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Massachusetts Liberal

Observations on politics, the media and life in Massachusetts and beyond from the left side of the road.

Thursday, June 26, 2008

Are all lives equal in the media?

The verdict in the Neil Entwistle murder case was on everyone's lips yesterday and not surprisingly at the top of yesterday's television newscasts and today's papers.

The case after all, had everything that sells news -- a double murder, including a tiny child, allegations of kinky sex and a man who claimed that after he discovered the bodies, did nothing except get on a plane and leave the country.

But the high-level coverage brought to mind a debate over on Universal Hub last week -- about the lack of similar attention to a verdict in the case of a man accused of slaughtering four people in the basement of a Dorchester home. Or a number of other city murders where they media did not seem to even care.

Is there a double standard? No doubt. Is is raced-based or otherwise urban-biased? I don't think so.

It is quite true that the news executives at Boston media outlets are overwhelmingly white. And that the history of the discrepancy in how crime is covered in Boston can be summed up in two words: Charles Stuart.

There's certainly a fair comparison to the fact that both murders involved "typical" white suburban families, the kind that make many people say "say but for the grace of God go I."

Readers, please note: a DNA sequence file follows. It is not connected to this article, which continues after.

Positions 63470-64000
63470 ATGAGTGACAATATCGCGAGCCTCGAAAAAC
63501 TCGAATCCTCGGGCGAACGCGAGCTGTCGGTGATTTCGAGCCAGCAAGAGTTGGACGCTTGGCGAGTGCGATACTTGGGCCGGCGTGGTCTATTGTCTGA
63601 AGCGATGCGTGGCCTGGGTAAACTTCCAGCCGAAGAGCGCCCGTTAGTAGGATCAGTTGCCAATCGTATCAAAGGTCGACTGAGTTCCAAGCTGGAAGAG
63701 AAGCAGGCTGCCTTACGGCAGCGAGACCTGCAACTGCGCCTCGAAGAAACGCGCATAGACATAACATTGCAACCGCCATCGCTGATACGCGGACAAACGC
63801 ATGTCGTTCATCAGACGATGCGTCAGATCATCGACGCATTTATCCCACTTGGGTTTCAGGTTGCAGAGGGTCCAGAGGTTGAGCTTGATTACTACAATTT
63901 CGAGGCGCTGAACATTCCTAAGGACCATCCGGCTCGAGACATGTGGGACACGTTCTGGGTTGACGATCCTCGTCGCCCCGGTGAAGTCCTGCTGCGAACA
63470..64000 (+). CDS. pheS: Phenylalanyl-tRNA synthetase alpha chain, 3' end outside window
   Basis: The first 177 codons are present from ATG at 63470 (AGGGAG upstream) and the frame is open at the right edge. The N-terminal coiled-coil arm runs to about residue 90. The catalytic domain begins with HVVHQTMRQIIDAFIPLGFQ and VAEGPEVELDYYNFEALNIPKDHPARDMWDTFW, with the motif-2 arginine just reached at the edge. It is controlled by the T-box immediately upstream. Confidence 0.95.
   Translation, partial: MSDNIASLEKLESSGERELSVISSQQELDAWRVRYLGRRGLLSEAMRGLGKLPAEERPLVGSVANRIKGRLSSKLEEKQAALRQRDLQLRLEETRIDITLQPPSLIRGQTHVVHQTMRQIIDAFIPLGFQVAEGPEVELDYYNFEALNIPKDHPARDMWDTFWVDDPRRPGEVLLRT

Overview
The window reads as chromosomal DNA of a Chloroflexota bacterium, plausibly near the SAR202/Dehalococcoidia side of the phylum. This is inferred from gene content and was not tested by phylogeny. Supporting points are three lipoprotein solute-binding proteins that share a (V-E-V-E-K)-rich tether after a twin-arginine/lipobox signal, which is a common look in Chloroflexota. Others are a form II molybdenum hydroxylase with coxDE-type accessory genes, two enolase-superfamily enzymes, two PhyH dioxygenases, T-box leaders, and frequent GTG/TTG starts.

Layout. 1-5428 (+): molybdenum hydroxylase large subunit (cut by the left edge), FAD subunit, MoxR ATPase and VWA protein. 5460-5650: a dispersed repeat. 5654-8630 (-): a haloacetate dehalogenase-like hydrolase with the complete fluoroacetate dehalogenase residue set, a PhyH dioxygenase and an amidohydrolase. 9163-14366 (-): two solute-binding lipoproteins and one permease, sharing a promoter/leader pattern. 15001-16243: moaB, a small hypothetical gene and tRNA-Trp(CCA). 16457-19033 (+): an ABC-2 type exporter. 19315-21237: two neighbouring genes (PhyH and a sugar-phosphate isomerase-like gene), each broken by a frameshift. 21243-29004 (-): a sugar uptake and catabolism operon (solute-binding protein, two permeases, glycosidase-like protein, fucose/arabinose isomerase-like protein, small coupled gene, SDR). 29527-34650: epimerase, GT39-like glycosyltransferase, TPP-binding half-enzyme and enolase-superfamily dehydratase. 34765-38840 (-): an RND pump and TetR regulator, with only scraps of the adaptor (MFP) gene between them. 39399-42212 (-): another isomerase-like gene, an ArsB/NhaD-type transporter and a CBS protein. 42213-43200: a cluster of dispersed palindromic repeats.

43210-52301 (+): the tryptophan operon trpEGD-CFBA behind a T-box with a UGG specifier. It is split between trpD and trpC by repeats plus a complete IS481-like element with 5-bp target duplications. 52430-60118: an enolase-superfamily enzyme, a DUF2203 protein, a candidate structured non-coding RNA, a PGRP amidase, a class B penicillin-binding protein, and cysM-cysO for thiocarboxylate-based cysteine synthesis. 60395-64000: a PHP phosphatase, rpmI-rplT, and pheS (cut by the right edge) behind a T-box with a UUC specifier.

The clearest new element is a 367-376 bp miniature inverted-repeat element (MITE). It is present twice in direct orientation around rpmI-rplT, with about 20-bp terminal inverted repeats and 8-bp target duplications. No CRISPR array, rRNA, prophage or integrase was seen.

But Stuart went one step farther and made race a plotline to his elaborately crafted scheme -- and his self-inflicted wound was definitely a sale pitch for his bogus story.

It's true that a quadruple homicide involving a home invasion, like the Dorchester murder, has the same elements that strike fear into every day folks. And its also true that it took place in a city neighborhood and not a leafy suburb.

But I do recall considerable coverage of the case at the time -- and some considerable relief expressed when the murderer was caught.

Yes, nothing on par coverage of the Entwistle case. And I would be quick to agree the coverage in this case was, pardon the expression, overkill. Despite the family's protestation, this verdict was obvious and I'm only surprised that the jury took a little more than a day to convict.

Would the case have drawn similar attention if the victims not been white suburbanites? Doubtful. But we have made gains in the fact that no one fell for Entwistle's defense they way everyone fell over Stuart's.

And today we do have familiar names (and heroes) in the victims of inner city crime. Is the media wrong to raise the story of Kai Lee Harriott and the incredible inspiration she provides?

Here's an African-American city crime victim who will be remembered and admired long after the name Neil Entwistle descends into the muck.

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